Washington Report on Middle East Affairs, September 17, 1984, Page 8

Facts For Your Files: A Chronology of U.S.-Middle East Relations

August 23:

The Reagan Administration, in a statement released by the State Department, said it opposes a proposed congressional amendment to the Foreign Assistance Act stipulating that annual U.S. economic aid to Israel be no less than the sum Israel owes the U.S. in debt repayments. The Administration said it opposes the amendment, sponsored by Senator Alan Cranston (D-CA), "since it would impinge on Presidential authority to set budgetary priorities in future years. It could also set a potentially costly precedent in terms of our assistance programs for a number of other important countries where debt repayments to the United States government now exceed, or can be expected to exceed in the near future, United States government assistance levels."

August 27:

State Department spokesman John Hughes offered the fullest assessment to date on the U. S. view of the treaty between Morocco and Libya, which the two countries announced August 14: "The text (of the agreement) notes that this is a 'Treaty of Federation.' Moroccan officials have emphasized to us that this does not constitute a union between the two governments ... We have been assured that conclusion of this treaty does not signify any shift in Moroccan policy toward the United States government."

August 31:

Secretary of the Navy John Lehman announced that Israel will lease the U.S. 12 Kfir C1 jet fighters which will be used by the Navy as mock enemy planes in combat training. He said Israel offered the Kfirs on a "no cost, four-year-lease basis." Israel will maintain the planes at a cost to the U.S. of $68 million.

August 31:

The U.S. notified Libyan diplomats at the United Nations that they and their families would no longer be able to travel outside New York City without prior special permission. No reasons were given by the U.S. for the tighter restrictions. Previously, Libyan diplomats could travel within a 25-mile radius of the city.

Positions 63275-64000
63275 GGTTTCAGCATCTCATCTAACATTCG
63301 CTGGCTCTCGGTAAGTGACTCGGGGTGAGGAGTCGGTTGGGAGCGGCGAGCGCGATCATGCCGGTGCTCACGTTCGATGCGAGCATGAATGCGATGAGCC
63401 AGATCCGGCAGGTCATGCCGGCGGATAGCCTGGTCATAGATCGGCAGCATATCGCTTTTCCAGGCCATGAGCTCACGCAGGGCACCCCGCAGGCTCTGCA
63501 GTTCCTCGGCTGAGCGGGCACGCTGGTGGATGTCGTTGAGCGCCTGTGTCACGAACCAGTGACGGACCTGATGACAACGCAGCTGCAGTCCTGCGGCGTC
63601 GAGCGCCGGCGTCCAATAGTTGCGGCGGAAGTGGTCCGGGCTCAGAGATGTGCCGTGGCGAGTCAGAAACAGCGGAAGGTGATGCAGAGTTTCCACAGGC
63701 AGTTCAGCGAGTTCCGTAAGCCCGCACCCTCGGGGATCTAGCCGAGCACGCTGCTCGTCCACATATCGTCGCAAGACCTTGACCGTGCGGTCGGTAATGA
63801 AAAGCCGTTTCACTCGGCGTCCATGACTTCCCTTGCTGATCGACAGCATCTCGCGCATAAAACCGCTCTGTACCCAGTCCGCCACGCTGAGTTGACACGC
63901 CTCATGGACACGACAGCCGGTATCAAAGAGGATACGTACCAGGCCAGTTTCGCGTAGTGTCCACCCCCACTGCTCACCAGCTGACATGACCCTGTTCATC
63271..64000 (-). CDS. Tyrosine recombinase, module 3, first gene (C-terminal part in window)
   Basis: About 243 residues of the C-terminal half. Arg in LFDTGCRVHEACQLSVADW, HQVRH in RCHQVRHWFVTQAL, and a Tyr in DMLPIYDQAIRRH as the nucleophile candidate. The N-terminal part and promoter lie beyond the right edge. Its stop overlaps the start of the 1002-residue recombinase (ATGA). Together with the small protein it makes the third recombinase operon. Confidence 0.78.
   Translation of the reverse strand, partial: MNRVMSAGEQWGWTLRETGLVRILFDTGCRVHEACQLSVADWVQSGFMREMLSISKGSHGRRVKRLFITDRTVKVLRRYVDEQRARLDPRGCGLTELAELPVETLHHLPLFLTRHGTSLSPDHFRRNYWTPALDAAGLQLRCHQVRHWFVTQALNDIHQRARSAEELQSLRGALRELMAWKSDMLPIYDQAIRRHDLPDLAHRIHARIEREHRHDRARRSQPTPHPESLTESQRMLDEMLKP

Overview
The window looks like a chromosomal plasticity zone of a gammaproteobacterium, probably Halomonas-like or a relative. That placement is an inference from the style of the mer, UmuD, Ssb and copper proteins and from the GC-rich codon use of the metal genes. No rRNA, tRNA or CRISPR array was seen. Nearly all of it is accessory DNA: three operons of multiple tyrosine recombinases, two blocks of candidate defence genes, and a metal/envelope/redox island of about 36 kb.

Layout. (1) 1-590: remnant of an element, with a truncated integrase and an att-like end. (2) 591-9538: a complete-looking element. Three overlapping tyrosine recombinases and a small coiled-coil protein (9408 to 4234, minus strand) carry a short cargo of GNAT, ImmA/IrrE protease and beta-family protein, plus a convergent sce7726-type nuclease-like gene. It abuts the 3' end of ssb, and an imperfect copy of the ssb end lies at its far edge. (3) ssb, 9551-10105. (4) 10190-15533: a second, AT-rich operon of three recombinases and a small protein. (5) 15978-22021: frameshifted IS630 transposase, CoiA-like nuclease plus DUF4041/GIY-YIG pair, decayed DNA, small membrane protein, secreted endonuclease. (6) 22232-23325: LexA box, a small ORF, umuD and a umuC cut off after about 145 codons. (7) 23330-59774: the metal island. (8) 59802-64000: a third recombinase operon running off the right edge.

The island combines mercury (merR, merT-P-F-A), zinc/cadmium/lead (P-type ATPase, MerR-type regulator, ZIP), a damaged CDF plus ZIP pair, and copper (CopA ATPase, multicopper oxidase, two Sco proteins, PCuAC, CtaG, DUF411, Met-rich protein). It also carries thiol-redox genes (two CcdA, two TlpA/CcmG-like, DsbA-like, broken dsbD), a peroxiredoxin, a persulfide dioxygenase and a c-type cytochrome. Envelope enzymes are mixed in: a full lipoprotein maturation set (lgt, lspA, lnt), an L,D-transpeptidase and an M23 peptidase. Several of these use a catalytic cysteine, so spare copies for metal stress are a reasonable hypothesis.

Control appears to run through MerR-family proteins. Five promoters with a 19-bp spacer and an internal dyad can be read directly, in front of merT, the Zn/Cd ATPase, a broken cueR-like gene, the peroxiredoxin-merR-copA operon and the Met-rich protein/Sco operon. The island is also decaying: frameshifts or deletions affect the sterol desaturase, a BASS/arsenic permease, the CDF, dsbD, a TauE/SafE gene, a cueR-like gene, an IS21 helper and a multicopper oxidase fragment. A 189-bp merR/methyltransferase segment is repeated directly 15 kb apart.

September 5:

Secretary of State George Shultz held a meeting with Reda Guedira, a senior advisor to King Hassan II of Morocco, amid concern within the Reagan Administration over Morocco's new "treaty of federation" with Libya. Details of the meeting were not made public.

September 6:

The U.S. vetoed a U.N. Security Council resolution calling on Israel to "immediately lift all restrictions and obstacles" it imposed recently on Lebanese travelling to Israeli-occupied southern Lebanon. U.S. delegate Warren Clark said the Lebanon-requested resolution—which also reaffirmed earlier U.N. resolutions calling for the unconditional withdrawal of Israeli troops—was "unbalanced" and amounted to a "selective, myopic look at only one part of the problem" in Lebanon. The remaining 14 members of the Security Council voted for the resolution.

September 10:

Yigal Cohen-Orgad, the current Israeli Finance Minister who is not slated to continue in the new unity government, said that Israel will ask the U.S. for between $750 million and $1 billion in emergency aid for its deteriorating economy. This would be in addition to the $2.6 billion Israel is expected to receive in fiscal 1985.

September 12:

State Department spokesman John Hughes said the U.S. had received "apparently reliable reports" that the Reverend Peter Curtin Major—an American priest—had been kidnapped September 4 by guerrillas in Sudan. Mr. Hughes said: "The Sudanese government is aware of the U.S. government's concern that all appropriate action be taken to obtain the early safe release of the American citizen concerned."